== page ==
WEMU’s David Fair discusses next steps with Brian Steglitz, manager of the City of Ann Arbor’s Water Treatment Services unit.

12/20/18 | Ann Arbor-area school on bottled water after PFAS contaminates well

After finding PFAS chemicals in its well water, Emerson School in Lodi Township is on bottled water and considering options for remediation.

12/19/18 | PFAS investigation has state looking at new site near Ann Arbor

MDEQ investigations are looking into a site along the river in Washtenaw County’s Scio Township, just west of Ann Arbor.

12/19/18 | Ann Arbor water official explains why city didn’t report PFAS totals sooner

Ann Arbor is monitoring more PFAS chemicals than is currently required by state or federal guidelines.

12/18/18 | Seven Types of PFAS Chemicals in Ann Arbor Drinking Water

In addition to the two PFAS chemicals for which health advisories exist, Ann Arbor is proactively monitoring many other types that may have similar health impacts.

12/17/18 | Michigan weighs conflicting messages on PFAS policy

Michigan legislators considered revisions to a bill on Tuesday that will weaken safety standards for PFAS on the same morning when a panel of scientists revealed recommendations for strengthening standards on contamination from the same toxic chemical family.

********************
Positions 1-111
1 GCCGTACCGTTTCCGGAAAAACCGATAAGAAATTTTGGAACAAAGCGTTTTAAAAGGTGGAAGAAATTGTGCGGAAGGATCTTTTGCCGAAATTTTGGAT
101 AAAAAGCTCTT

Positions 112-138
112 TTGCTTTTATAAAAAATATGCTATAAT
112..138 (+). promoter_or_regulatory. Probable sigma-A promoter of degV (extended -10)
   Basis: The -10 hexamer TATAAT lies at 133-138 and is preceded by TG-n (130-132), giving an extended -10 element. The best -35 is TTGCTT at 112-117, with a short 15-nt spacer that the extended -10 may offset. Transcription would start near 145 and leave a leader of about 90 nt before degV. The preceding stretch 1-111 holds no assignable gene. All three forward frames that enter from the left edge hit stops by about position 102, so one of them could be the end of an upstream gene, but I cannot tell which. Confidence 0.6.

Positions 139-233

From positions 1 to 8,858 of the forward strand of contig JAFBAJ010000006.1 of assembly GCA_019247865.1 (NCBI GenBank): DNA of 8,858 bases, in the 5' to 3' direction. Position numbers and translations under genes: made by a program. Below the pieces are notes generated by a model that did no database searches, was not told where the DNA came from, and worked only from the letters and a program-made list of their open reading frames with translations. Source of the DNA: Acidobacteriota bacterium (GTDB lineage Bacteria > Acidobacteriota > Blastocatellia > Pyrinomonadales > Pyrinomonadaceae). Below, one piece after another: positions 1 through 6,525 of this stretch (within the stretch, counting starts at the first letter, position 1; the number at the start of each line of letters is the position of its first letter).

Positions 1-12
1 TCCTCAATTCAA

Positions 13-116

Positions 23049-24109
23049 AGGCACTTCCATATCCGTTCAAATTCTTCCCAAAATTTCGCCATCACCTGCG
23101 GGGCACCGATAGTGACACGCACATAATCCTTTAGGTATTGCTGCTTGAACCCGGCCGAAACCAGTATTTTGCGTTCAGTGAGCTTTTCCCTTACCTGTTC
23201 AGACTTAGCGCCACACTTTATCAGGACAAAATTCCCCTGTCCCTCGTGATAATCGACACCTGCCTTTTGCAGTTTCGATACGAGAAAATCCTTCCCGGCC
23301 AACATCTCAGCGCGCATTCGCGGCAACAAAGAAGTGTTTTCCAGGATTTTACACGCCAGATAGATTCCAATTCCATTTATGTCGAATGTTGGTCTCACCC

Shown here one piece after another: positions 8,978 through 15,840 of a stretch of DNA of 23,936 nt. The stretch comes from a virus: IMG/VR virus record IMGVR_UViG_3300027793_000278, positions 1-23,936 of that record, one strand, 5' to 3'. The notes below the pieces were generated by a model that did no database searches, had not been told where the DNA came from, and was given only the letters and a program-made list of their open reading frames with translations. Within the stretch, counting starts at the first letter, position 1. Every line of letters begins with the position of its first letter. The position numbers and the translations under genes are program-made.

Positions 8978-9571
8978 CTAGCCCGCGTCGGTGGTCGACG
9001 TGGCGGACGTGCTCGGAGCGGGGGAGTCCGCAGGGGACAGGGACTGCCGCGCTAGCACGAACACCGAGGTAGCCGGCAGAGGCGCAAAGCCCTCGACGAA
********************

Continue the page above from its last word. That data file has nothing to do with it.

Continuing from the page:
12/11/18 | PFAS levels in Ann Arbor drinking water spiked and city isn’t sure why

PFAS levels in Ann Arbor’s drinking water increased in October even as a major source upriver saw levels decrease. City officials aren’t sure why.

12/10/18 | Michigan PFAS safety level could weaken under lame duck bill

Scientific and legal experts say legislation pending in Michigan would double an existing safety threshold for toxic PFAS chemicals in drinking water, hamper the state’s ability to rely on new toxicity science and create loopholes in state law to grandfather potentially weakened standards into future cleanups.

11/29/18 | Businesses discharging PFAS into Michigan’s waterways

MLive investigation: Manufacturing sources are sending “forever chemicals” at up to 20,000 times the allowed amount into wastewater systems that discharge it into the state’s lakes, rivers and, ultimately, threatening drinking water supplies for millions of people.

11/13/18 | Scientist: PFAS has been contaminating Michigan population for years

State officials, scientists, and residents discussed PFAS contamination in Michigan at a U.S. Senate Field Hearing hosted by Senator Gary Peters.

10/22/18 | Low PFAS Levels Detected At Two Pinckney Schools

Testing has revealed very low PFAS levels (4 ppt) in water supplies at two Pinckney schools. Officials say there is no cause for alarm.

10/18/18 | Survey: More than 100 MI fire departments have PFAS foam

Nearly half of about 300 Michigan fire departments said they have reserves of firefighting foam that has the potential to contaminate groundwater.

10/9/18 | PFAS causes ‘Do not eat the fish’ advisories

The State of Michigan has been issuing “Don’t Eat the Fish” advisories along lakes, rivers and streams, but there are concerns about whether state officials are doing as much as they should.